“Good Night Oppy” Beautifully Illustrates the Unbreakable Bond Between Humans and our Robotic Explorers

In January 2004, NASA rovers Spirit and Opportunity (aka “Oppy”) landed in two completely different locations on Mars. Their missions were only designed to last 90 sols (approximately 90 Earth days), but they exceeded these parameters, and then some. While Spirit lasted until 2010, Opportunity lasted another astonishing eight years, when it sent its last transmission to Earth in June 2018. During its more than 14-year tenure on the Red Planet, not only did Opportunity gain celebrity status as being the longest serving planetary robotic explorer in history, but it helped reshape our understanding of Mars’ present and past. Now with the help of Amazon Studios and available on Amazon Video, we can re-live the adventure of this incredible rover with Good Night Oppy.

This incredible film gives in-depth and very emotional interviews with the many scientists and engineers responsible for sending the most successful rover to another world, with fantastic narration of the rover’s voices by the extremely talented, Angela Bassett.

“At the beginning, there’s nothing,” Dr. Steve Squyres, Principal Investigator on the Mars Exploration Rover Mission (MER) which comprised Spirit and Oppy, narrates the opening of the film as the viewer is taken on a gorgeous computer animated flyover of the Red Planet. “There’s no concept of a robot explorer crawling across the surface of another world. And, then gradually, you start to think, you start to act, you start to build, and those machines come to life.”

Dr. Squyres, along with other scientists and engineers associated with the mission, tell the story of getting the mission approved, building the rovers, and their personals and professional journeys throughout the course of the mission itself. These incredible interviews include Dr. Jennifer Trosper (MER Project System Engineer and Mission Manager), Rob Manning (MER Lead Systems Engineer), Ashley Stroupe (MER Rover Driver), Kobie Boykins (MER Mechanical Engineer), Dr. Ashitey Trebi-Ollennu (MER Robotics Engineer), Dr. Abigail Fraeman (MER Deputy Project Scientist), and many more.

The film follows all their incredible journeys from two years prior to launch and throughout the course of the entire mission. We get to see them overcome adversity as they tackle one obstacle after another, not just to get the rovers launched, but the mechanical and scientific concerns they encountered after landing on Mars. We see their jubilation as they play wakeup songs for the rovers, watch as these brave robotic pioneers traverse a Martian landscape, and their responses of wonder when they discover that dust devils are responsible for cleaning the rover’s solar panels, that ultimately allow them to operate far longer than initially expected.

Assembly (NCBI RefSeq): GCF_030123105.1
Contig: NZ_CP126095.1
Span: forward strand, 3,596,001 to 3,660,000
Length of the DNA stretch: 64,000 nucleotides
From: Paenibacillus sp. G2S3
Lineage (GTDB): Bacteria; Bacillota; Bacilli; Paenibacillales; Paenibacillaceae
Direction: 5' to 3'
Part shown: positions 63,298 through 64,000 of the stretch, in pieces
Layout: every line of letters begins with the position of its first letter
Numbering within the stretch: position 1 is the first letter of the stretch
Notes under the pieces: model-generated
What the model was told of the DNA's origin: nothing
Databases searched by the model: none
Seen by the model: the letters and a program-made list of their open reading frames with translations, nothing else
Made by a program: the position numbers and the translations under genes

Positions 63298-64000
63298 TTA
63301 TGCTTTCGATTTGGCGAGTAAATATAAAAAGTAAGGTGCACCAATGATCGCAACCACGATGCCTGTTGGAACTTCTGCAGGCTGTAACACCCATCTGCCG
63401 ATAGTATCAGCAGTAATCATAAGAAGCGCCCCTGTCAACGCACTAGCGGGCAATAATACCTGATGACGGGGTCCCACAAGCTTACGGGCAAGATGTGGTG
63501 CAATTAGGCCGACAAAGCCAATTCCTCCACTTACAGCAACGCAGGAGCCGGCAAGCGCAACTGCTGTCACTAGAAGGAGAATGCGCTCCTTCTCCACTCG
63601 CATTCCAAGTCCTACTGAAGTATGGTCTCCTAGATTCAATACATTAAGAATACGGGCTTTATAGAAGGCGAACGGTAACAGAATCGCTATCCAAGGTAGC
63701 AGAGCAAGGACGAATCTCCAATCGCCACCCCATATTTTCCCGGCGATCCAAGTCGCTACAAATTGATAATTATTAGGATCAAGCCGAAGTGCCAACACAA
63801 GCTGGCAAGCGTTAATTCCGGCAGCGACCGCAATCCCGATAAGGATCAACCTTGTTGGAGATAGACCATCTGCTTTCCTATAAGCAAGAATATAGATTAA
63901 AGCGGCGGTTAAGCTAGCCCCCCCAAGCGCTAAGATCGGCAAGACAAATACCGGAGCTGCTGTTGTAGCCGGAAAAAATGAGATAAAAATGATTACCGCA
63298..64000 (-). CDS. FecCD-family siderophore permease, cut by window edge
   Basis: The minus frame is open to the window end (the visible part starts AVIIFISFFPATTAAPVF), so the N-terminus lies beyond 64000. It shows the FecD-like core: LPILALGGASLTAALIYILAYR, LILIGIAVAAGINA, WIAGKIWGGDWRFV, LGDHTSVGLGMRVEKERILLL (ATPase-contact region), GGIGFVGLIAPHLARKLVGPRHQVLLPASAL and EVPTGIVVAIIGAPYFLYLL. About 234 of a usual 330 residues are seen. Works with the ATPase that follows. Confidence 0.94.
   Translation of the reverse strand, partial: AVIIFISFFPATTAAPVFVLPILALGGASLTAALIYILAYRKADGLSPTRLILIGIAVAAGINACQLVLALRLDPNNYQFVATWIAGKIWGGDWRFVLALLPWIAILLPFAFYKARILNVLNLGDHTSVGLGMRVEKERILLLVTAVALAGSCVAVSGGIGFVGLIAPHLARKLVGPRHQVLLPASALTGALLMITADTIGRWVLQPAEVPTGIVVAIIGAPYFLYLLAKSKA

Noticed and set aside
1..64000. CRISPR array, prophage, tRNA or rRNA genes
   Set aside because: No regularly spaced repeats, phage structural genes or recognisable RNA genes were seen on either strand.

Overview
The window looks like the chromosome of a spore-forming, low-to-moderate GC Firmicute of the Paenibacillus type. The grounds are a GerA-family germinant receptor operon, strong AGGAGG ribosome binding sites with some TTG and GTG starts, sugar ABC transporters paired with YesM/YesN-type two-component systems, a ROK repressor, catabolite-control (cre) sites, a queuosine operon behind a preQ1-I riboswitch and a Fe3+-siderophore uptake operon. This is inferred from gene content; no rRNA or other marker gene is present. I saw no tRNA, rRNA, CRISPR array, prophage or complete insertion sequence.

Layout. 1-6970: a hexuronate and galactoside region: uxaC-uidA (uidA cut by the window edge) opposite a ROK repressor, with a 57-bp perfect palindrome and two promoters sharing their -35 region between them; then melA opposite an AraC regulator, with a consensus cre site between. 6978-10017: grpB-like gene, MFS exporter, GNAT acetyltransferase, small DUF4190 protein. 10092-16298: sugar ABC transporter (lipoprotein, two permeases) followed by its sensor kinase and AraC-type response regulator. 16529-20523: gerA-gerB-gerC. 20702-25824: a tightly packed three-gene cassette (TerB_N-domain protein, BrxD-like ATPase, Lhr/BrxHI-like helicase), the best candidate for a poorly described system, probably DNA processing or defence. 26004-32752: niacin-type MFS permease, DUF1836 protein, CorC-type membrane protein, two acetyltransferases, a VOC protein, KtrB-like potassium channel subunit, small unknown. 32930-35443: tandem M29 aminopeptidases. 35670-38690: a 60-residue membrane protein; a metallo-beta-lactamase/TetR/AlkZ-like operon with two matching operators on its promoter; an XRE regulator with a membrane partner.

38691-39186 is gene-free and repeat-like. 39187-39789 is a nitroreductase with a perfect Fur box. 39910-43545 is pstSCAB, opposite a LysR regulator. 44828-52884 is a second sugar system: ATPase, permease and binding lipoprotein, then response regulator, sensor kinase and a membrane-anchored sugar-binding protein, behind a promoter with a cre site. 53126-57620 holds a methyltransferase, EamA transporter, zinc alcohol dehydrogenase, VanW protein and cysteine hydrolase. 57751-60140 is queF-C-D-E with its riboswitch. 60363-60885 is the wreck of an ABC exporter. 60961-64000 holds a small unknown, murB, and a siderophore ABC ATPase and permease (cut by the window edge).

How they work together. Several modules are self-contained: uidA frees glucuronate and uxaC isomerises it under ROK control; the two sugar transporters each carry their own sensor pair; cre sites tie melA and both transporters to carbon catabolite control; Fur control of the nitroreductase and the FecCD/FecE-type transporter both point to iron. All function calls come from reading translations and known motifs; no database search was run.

As the mission progresses, they begin to make bets on how long the rovers will last, but this excitement slowly diminishes over time as the rovers begin experiencing more mechanical failures. Eventually, Spirit meets its end after becoming stuck in sand, and while Oppy continued for several more years, it eventually perishes when a global dust storm prevents the rover from receiving the adequate sunlight necessary to keep it powered. In the end, when the reality hits that Oppy won’t be phoning home, some of the team tearfully describe the experience as like losing a loved one.

Good Night Oppy isn’t just about examining the exploration of other planets, but the exploration of the unbreakable bond between humans and our robotic counterparts, the latter of which are responsible for doing the exploring themselves. It’s a beautiful and heartwarming story of adversity, excitement, and loss. If you want to know what it’s like to work on a NASA mission with all the emotional ups and downs, watch Good Night Oppy on Amazon Video.

As always, keep doing science & keep looking up!

Laurence Tognetti

Laurence Tognetti is a six-year USAF Veteran who earned both a BSc and MSc from the School of Earth and Space Exploration at Arizona State University. Laurence is extremely passionate about outer space and science communication, and is the author of “Outer Solar System Moons: Your Personal 3D Journey”.

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